By Thetis Reeves


animal-sheltermay2010April 6, 2010, a Tuesday, dawned like any other day at our Cat Center: contented cats snoozing, playful ones teasing each other, fastidious ones grooming themselves in preparation for public appearances, and Barb, our cats’ majordomo, keeping a watchful eye and hoping for at least one adoption before day’s end. And then—all heaven broke loose. Before the day was over, nine cats and kittens were adopted, making it one of the happiest and most rewarding times in our history. Nine cats and kittens, some individually, others in pairs, were tenderly plucked off their pillows and carried out in loving arms.

For the record, they were Chelsea and Diego (went together), Geraldine and Jackson (together), Tanya and Tiffany (sisters, together), and Maureen, Buster, and Susanna. Best of all was that all the beautiful long-term residents who were getting a bit down-hearted were among them. Barb reports that people actually had to wait their turn for all the paper work to be accomplished. Now what brought all these fine people to our door that day? Who’s looking for an answer? Not us. We think of Oscar Hammerstein’s wonderful lyric, “Who can explain it, who can tell us why? Fools give you reasons; wise men never try.”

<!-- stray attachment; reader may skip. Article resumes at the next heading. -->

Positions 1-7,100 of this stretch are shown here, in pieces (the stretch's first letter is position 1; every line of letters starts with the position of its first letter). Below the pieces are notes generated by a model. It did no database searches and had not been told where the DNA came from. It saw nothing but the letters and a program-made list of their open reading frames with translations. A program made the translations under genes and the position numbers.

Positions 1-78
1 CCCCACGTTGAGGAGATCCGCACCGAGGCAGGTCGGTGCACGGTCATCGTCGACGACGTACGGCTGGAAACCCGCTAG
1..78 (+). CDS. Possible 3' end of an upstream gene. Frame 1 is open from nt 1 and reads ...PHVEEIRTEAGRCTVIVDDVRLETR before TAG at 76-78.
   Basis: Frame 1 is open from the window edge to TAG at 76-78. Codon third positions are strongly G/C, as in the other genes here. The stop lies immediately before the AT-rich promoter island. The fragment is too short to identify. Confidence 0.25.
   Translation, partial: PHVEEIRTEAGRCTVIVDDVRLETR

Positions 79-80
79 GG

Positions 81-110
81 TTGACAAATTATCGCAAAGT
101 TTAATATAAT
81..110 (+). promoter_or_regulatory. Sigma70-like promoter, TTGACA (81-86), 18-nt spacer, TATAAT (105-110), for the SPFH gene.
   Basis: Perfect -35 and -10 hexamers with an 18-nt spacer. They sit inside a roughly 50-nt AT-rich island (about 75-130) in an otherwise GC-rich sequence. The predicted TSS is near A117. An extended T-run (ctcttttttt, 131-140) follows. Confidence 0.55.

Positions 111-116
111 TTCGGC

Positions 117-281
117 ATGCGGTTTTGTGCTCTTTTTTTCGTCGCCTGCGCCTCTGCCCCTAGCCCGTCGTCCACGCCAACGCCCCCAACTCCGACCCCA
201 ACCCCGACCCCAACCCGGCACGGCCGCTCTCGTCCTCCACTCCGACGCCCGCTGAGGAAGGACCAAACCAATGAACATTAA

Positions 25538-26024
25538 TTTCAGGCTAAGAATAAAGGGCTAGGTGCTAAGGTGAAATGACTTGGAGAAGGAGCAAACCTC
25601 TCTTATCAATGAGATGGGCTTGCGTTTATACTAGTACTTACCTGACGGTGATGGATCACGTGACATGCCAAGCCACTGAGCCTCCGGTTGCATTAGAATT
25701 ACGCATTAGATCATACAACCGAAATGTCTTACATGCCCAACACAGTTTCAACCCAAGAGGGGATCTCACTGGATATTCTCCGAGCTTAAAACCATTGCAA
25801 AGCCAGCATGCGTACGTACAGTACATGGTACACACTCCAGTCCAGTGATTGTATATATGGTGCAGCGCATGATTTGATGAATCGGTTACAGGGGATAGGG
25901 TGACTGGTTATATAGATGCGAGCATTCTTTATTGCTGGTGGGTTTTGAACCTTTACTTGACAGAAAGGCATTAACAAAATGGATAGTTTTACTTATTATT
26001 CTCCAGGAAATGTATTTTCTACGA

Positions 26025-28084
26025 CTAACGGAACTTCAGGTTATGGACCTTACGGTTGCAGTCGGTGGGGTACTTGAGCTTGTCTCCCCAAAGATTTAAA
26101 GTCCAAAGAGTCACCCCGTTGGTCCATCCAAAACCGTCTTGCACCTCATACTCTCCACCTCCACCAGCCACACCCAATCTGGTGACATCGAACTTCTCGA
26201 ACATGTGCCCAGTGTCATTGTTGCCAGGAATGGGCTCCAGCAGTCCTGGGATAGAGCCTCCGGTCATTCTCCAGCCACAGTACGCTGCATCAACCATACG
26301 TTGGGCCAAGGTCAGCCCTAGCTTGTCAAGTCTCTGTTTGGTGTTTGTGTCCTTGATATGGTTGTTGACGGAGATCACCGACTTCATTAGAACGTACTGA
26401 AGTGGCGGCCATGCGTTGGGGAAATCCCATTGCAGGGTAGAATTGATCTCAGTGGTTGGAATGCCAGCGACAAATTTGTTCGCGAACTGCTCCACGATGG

Wisely, we simply say thank you to those who adopted on April 6, have adopted in the past or will adopt in the future. You make our day. And of course our “stock” has not been depleted. All sizes, colors, and interesting personalities still available.

Across the way at the Dog Center, however, they were singing the blues when I called to check. Some dogs had come down with a respiratory virus going around, while many of the puppies were in treatment for amoebas. All were expected to get well, but caution always rules at our place and so the Center was temporarily under quarantine. Mainly this means we don’t take a new dog in but we can adopt out providing the dog is doubled-checked by our vet before it leaves and the adopters are informed that if the dog comes down with something in the next few days, they can bring it back to us for treatment. I know all of us associated with the Animal Shelter are proud and, as animal lovers ourselves, grateful that we can maintain these high health standards for our cats and dogs.

Not every adoption facility chooses—or maybe can’t afford or maybe just doesn’t care—to make sure their animals are in good health before being adopted out. But we see heartbreak in the making when a sick animal is adopted out—hurtful to the animal, potentially hurtful to the pets already in residence at its new home and upsetting for the adopter.

Everyone is welcome to visit our dog and cat adoption centers as well as our lovely sanctuary for exotic birds. And don’t forget Our Store for the best prices on pet food. We’re a one-stop shop-and-adopt animal center. How smart.

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